Op-Ed

Body cameras aren't going to fix policing

A video wasn't enough to convict the cops who beat Rodney King

Eric Garner, a 43-year-old unarmed black man, died in an altercation in July with police, in which Officer Daniel Pantaleo had his arm around Garner's neck in what appeared to be a chokehold as other officers pressed Garner's body to the ground. A bystander named Ramsey Orta recorded the incident on a cellphone, and the video was presented as evidence to a New York City grand jury.

Outside that courtroom, the public fervently debated the promise of cellphones, body cameras, close-circuit TV and other kinds of recording devices in enhancing police accountability. But inside that courtroom, the jurors debated not issues but evidence, including that video. Ultimately, they decided against indicting Pantaleo.

President Obama has proposed an ambitious plan to earmark more than $250 million to outfit police with body cameras. The “body camera fix” promises to hold police accountable, to quell police militarization and to bridge the gulf between police and private citizens. Or so many Americans believe.

But as the grand jury decision suggests, surveillance is not the same as transparency, and cameras alone cannot fix the twin problems of police accountability and the legitimate use of force.

Cameras are not unbiased observers. Often, they are like witnesses whose hazy memories rarely have the power to subvert powerful narratives that reflect mainstream beliefs about police and criminality. In the court of public opinion, videos may contribute to questioning of the legitimacy of police actions. In the court of law, however, such videos are often alibis, not game-changers. Case in point: A home video of Rodney King's 1991 beating by police raised public debate about police brutality and accountability, but it failed to lead to a conviction of the four officers in the initial trial.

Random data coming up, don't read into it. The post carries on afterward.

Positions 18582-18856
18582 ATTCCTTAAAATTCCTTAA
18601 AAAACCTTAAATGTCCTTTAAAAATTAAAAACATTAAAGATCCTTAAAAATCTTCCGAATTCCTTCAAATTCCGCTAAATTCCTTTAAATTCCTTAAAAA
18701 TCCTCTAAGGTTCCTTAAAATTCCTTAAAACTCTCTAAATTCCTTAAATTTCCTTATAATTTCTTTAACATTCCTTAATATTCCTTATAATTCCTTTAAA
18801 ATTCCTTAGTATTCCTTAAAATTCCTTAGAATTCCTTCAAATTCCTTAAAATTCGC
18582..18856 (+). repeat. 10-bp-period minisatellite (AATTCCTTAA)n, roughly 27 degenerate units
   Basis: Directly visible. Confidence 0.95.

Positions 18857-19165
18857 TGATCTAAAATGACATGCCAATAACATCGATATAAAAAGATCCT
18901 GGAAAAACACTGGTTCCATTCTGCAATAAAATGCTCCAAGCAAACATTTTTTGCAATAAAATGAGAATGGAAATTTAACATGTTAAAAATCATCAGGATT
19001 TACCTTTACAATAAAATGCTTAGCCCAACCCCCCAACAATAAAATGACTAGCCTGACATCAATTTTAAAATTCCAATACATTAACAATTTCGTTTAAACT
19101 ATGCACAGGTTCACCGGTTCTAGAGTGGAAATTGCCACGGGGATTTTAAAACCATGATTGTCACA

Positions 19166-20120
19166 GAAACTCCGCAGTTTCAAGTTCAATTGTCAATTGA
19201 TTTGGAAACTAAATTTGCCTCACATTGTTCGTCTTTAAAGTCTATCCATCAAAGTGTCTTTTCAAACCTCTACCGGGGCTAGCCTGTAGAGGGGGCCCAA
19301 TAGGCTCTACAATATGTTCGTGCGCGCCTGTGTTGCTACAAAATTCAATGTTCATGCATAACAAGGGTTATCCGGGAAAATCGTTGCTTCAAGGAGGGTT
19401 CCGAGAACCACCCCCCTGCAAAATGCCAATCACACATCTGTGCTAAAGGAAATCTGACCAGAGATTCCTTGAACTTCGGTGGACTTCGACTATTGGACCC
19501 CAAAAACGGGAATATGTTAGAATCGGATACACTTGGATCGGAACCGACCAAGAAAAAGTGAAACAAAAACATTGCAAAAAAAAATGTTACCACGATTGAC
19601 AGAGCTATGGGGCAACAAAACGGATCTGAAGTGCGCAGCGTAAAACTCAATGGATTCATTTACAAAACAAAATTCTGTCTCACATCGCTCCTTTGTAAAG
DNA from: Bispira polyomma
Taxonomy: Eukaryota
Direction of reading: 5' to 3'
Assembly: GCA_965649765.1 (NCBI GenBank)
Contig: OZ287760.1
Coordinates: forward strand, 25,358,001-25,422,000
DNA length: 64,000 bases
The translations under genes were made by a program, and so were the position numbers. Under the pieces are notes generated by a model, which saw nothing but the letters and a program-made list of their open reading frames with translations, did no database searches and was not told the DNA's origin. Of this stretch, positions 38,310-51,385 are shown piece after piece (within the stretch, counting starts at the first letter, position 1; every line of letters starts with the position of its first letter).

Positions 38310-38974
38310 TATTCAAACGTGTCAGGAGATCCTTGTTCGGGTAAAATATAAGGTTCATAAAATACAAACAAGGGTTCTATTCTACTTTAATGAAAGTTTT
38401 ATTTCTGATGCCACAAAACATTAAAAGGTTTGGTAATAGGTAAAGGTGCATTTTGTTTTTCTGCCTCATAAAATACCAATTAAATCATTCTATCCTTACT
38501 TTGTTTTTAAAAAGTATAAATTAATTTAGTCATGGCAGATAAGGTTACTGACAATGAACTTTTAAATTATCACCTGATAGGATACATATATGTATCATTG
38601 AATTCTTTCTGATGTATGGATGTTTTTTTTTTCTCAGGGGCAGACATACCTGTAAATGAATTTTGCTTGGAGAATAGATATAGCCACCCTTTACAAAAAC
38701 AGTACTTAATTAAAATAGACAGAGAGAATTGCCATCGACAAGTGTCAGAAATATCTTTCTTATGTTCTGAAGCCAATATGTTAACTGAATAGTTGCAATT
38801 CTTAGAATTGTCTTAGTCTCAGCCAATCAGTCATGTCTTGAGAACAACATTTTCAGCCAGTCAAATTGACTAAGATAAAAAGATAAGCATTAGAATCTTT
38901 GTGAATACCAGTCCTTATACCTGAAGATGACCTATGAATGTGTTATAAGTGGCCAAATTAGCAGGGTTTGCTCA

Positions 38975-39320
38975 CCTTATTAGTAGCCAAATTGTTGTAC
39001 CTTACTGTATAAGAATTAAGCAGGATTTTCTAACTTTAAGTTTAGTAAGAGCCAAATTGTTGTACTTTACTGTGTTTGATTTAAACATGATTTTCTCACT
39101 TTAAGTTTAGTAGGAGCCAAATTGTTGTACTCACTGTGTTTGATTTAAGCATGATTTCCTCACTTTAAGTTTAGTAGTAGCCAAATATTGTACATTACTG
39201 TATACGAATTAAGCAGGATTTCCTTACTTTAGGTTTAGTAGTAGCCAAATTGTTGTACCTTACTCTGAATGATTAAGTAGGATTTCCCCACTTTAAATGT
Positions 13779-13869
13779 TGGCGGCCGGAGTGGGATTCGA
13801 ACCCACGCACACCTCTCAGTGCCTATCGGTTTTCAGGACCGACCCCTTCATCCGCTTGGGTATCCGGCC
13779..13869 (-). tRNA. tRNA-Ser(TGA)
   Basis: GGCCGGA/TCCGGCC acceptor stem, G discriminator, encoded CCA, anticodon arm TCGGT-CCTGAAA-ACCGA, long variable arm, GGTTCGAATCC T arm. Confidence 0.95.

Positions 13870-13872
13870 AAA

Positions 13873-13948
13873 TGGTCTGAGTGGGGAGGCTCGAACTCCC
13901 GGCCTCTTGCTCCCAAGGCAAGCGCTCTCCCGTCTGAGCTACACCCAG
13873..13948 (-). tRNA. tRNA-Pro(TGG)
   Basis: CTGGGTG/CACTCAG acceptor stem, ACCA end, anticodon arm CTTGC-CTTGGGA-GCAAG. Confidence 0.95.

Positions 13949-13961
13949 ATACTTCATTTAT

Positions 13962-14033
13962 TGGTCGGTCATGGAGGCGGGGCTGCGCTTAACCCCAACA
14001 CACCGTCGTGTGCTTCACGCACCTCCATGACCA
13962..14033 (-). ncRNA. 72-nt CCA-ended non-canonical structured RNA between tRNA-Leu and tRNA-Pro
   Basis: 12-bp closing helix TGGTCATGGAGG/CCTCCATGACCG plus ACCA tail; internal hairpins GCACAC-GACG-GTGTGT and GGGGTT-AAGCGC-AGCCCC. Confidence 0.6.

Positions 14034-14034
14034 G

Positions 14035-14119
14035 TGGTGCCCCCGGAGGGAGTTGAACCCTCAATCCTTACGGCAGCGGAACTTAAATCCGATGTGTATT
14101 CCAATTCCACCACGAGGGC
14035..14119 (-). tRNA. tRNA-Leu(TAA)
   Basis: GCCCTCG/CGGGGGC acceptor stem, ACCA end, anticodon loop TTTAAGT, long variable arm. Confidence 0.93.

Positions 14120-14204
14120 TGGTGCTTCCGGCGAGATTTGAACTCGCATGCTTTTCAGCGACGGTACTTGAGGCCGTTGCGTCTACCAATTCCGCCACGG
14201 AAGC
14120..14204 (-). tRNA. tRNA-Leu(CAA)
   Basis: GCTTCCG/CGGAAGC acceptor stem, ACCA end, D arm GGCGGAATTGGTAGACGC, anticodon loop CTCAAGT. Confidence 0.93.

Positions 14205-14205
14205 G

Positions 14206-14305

Social psychologists provide one explanation for this. In a landmark 1980 study, Andrew Sagar and Janet Schofield asked white and black sixth-grade students to evaluate pictures of ambiguous aggression. It was unclear, for example, whether the student pictured was playfully jostling or threateningly pushing another child. The researchers found that all students — black and white — were more likely to view actions as mean and threatening when performed by a black rather than a white student.

Subsequent research has corroborated these findings in adults. Where video is ambiguous (which is more common than often assumed), the best scholarship suggests that it will buttress police accounts rather than undercut them.

The fact that police already have cameras in their cars — the “dash cam” — raises questions about the utility of providing police with even more capacity for surveillance. These cameras are everywhere, but they can be turned off; video can be lost, erased or corrupted; or departments can simply refuse to release video. The police police themselves.

Outfitting law enforcement with body cameras may also backfire on those it's meant to protect: people in poor communities, people of color, people in high-crime areas. Privacy may well be a thing of the past, but the erosion of privacy is not distributed equally across society.